Understanding Mental illness

The reflection process came a little while into my time as a practitioner but it did have in common with some earlier ideas about mental illness, the possibility of bringing client’s behaviour into a newly intelligible form. Earlier encounters of this kind had been with the work of Ronnie Laing and Thomas Szaz. It may seem that I am turning aside from discussing the concept of personal boundaries, but as a student, first meetings with mental illness were a powerful experience of new forms of individuality. At first sight, it all seemed completely incomprehensible, as though there were no connection between the form of humanity evident in the closed wards of a mental hospital and the individuals one had met in ‘real life’.

I came to think differently about the incomprehensible nature of mental illness, and psychotic illness in particular, at a later stage, but for now as a student, Laing and Szaz offered something hopeful amidst the bewildering wreckage of humanity that faced me on the wards of the hospital. They both illustrate a principle of which I am fond – in that it is better to be helpful than right. Of course this is an oversimplification, but worth putting in front of those bright intellectual staff who are mystified by the fact that the world does not work according to reason.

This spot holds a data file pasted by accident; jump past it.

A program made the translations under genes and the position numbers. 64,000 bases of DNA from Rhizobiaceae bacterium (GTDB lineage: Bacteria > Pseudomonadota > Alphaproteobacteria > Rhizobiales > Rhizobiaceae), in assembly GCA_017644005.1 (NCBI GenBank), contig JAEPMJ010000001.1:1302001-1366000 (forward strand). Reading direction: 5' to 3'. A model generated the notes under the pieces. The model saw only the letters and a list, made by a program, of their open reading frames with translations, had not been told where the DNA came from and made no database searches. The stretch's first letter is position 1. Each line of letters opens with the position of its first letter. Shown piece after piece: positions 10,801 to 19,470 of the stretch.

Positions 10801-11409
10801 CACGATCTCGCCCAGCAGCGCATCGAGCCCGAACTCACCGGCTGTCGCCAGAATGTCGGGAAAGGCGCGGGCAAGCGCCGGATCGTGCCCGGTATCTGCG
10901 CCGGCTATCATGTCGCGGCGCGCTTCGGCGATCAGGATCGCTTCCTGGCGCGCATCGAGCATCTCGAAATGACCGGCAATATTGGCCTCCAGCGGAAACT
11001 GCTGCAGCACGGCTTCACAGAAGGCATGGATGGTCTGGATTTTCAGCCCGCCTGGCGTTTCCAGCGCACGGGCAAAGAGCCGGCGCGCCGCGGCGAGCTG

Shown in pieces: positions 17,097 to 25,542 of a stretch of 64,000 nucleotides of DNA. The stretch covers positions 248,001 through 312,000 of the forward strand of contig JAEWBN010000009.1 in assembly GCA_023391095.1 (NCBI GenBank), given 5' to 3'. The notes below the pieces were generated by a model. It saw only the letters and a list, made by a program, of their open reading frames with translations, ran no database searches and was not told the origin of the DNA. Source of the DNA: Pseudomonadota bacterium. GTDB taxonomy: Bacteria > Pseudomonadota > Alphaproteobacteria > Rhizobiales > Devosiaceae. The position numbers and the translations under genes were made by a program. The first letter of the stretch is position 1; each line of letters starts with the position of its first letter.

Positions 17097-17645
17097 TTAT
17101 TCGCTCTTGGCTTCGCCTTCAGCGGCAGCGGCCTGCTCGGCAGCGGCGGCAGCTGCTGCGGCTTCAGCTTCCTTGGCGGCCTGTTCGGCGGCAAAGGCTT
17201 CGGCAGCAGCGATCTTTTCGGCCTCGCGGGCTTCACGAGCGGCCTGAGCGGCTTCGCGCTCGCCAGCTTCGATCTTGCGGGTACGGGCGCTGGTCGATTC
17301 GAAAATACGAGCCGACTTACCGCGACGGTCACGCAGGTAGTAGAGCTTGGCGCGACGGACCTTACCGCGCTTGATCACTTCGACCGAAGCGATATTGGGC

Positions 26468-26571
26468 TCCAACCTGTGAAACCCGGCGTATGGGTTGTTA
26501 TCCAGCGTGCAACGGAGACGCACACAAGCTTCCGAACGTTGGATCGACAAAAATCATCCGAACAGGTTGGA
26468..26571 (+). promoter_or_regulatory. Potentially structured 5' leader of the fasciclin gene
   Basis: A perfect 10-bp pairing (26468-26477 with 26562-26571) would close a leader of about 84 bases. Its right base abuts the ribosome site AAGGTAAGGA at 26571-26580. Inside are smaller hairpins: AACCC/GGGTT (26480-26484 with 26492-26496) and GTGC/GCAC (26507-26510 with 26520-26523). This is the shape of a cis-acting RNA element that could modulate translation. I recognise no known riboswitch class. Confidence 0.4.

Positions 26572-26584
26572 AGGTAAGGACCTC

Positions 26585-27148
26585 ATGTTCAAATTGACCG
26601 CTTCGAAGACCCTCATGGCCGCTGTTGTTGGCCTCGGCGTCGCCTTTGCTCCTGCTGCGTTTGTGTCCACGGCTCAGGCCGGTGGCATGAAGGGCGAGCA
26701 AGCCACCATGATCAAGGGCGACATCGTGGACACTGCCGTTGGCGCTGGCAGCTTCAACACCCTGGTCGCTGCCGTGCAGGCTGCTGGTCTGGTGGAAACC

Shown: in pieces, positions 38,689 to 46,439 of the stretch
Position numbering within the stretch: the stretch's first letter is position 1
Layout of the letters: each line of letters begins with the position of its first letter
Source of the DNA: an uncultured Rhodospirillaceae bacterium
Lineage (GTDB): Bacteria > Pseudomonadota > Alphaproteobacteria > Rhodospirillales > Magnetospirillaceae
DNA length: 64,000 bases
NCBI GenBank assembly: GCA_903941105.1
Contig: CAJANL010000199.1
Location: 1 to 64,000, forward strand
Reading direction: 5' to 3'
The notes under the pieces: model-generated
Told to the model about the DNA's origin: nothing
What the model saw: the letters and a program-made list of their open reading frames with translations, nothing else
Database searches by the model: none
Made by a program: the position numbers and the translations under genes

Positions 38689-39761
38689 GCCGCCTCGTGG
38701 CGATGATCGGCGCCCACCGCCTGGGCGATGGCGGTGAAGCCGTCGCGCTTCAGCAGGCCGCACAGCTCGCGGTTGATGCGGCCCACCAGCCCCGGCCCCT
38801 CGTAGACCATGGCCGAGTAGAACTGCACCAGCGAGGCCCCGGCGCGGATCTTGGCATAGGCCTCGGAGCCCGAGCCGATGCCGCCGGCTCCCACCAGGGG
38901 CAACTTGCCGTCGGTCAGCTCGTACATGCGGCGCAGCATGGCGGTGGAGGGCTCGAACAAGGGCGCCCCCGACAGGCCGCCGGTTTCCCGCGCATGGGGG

For me therefore, before he became increasingly divorced from reality, Laing opened up the possibility of listening differently and of discerning a different kind of meaning in what people said or how they behaved. Instead of always thinking rationally, in well ordered verbal categories, why not think in images and symbols? Why not consider behaviour as a language? What if emotions were too abstract for a person to articulate, and could only be expressed as stories or as if the feelings were beings? To designate such people as sick seemed to the enthusiastic and ‘green’ young student mind, to be an excellent way to avoid listening to the meaning of what patients sought to express. It appeared to adopt the rigidity and closed quality of the very illnesses that we were trying to address; the fixed and impermeable boundaries.

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